Shepparton producers scoop the maize pool

19.5 tonne Maize crop wins national award
North East & Goulburn-Murray Farmer
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MAIZE WINNER: Ian and Mary Hamono, farmers from Cooma, have taken out the irrigated category of the National Maize Competition, yielding a 19.5 tonne Maize Crop. The top three winners were all from the Shepparton region. Pictured (from left) are Andrew Pollard from event sponsor Netafim, winner Ian Hamono, and local agronomist Luke Nagle.

A MAIZE crop grown out of Shepparton has taken out a national award, with all three top placegetters from the same region.

Ian and Mary Hamono from Cooma won the irrigated section of the National Maize Competition, with Craig Reynolds from Congupna and Kagome Farms from Rochester rounding out the top three.

The Hamono family grew a crop of Pioneer hybrid P1467, which was yield tested at 19.54 tonnes per hectare and used just six megalitres per hectare of water throughout summer.

“I had a pretty good inkling that I was right up there with the yield that I got,” Mr Hamono said.

“It’s pretty neat – I was runner up last year, so I would have been really disappointed if I didn’t make the grade this year.”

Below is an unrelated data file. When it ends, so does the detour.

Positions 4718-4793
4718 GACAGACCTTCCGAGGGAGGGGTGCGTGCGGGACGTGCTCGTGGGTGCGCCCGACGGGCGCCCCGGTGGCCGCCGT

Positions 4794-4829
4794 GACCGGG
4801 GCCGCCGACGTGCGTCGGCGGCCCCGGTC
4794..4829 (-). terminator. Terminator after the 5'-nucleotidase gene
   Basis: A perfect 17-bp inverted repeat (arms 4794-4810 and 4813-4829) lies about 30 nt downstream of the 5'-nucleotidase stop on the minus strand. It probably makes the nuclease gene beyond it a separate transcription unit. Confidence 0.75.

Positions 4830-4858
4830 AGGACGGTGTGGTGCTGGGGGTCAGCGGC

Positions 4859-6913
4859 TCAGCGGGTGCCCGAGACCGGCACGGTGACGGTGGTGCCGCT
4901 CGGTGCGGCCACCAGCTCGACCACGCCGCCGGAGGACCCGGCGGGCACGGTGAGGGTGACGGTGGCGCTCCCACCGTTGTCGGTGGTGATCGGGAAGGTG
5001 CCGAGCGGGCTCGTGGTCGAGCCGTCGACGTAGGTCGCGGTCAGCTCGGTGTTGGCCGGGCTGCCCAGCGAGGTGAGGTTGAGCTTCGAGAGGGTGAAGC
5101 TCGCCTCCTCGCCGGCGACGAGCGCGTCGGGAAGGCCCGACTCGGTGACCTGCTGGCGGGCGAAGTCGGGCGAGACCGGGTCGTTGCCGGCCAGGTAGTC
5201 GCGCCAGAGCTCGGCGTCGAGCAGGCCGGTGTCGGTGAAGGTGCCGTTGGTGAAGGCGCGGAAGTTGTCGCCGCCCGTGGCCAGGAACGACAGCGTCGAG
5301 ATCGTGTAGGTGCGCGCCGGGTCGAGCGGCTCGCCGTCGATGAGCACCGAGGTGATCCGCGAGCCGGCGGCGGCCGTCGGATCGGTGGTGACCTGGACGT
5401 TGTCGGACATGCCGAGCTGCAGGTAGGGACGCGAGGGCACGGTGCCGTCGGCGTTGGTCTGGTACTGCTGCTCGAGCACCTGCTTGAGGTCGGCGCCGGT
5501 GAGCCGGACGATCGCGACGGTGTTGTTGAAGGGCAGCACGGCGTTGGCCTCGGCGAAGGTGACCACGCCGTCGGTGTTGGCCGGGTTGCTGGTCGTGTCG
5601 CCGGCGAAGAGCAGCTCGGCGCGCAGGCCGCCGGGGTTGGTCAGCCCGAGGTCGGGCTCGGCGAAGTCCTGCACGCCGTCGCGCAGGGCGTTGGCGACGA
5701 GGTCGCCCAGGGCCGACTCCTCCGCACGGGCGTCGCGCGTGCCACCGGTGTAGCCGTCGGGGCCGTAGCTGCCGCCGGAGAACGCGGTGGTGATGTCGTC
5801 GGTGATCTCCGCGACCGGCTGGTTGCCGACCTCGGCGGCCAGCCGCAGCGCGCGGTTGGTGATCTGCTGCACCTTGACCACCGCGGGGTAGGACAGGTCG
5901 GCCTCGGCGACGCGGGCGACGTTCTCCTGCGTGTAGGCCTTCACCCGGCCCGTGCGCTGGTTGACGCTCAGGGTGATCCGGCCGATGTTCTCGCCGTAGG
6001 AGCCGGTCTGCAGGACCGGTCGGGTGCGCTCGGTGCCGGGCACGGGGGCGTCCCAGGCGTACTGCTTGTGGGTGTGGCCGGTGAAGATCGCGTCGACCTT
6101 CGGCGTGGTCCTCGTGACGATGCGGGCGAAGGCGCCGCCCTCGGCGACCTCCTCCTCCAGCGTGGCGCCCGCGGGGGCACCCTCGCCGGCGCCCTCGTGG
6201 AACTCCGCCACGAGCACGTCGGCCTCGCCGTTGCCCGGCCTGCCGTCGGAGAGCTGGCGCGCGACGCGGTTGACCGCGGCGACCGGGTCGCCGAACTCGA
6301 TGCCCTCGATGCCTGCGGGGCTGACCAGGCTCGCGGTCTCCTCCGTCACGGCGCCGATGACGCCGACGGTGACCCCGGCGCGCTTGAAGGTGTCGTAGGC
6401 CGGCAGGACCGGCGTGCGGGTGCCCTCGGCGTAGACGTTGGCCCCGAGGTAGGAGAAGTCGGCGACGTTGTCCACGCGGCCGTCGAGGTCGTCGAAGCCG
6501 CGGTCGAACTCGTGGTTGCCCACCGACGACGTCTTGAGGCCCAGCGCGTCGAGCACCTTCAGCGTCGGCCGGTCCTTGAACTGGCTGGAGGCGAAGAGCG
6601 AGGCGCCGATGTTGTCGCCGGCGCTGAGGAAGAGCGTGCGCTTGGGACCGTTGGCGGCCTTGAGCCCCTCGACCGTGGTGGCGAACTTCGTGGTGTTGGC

Each season, Mr Hamono carefully considers his cropping options for the area, irrigated via both sub-surface drip irrigation and pivot.

During the 2017/18 season, the average price of water was around $115/ML for Goulburn 1A, at the time equating to a total cost of $690/ha just for water.

The award winning crop was sown at a rate of 95,000 seeds per hectare, following a vetch silage crop the season before.

The area was then subbed up using the sub-surface drip irrigation before being strip tilled and directly planted to maize.

Mr Hamono said one of the advantages of sub-surface irrigation was being able to apply nitrogen to the crop during the season to match demand, with a total of 270kg/ha applied during the growing season.

The nitrogen applications commenced after seeding, with approximately 39kg/ha of nitrogen applied fortnightly until tasselling.

Mr Hamono typically targets 16 tonnes per hectare for maize across his entire property, which includes medium and short season varieties of grit and feed.

Late last month, he planted the same variety of maize, hoping to crack 20 tonnes/hectare for next year’s competition – and perhaps make it a back to back win.

“I put a bit of jungle juice with this year’s lot, and a bit more fertiliser,” Mr Hamono said.

“The record crop is 23.5 tonnes, from out at Boort – that’s the plan.”

Just down the road at Congupna and Craig Reynolds took out second place in the irrigated section, with a yield of 19.18 tonnes per hectare from Pioneer® hybrid P1467, irrigated via flood irrigation using 6.5 ML/ha, at a WUE of 2.95 tonnes per ML of water.

Kagome Farms, from Rochester, were a very close third with a yield of 19.12 tonnes per hectare from Pioneer® hybrid P1504E.

First prize in the irrigation category included airfares and accommodation to the value of $5000 to attend an international maize industry event.

More farming news and stories can be read in the November, 2018 print edition of North East & Goulburn-Murray Farmer or click here to access digital editions.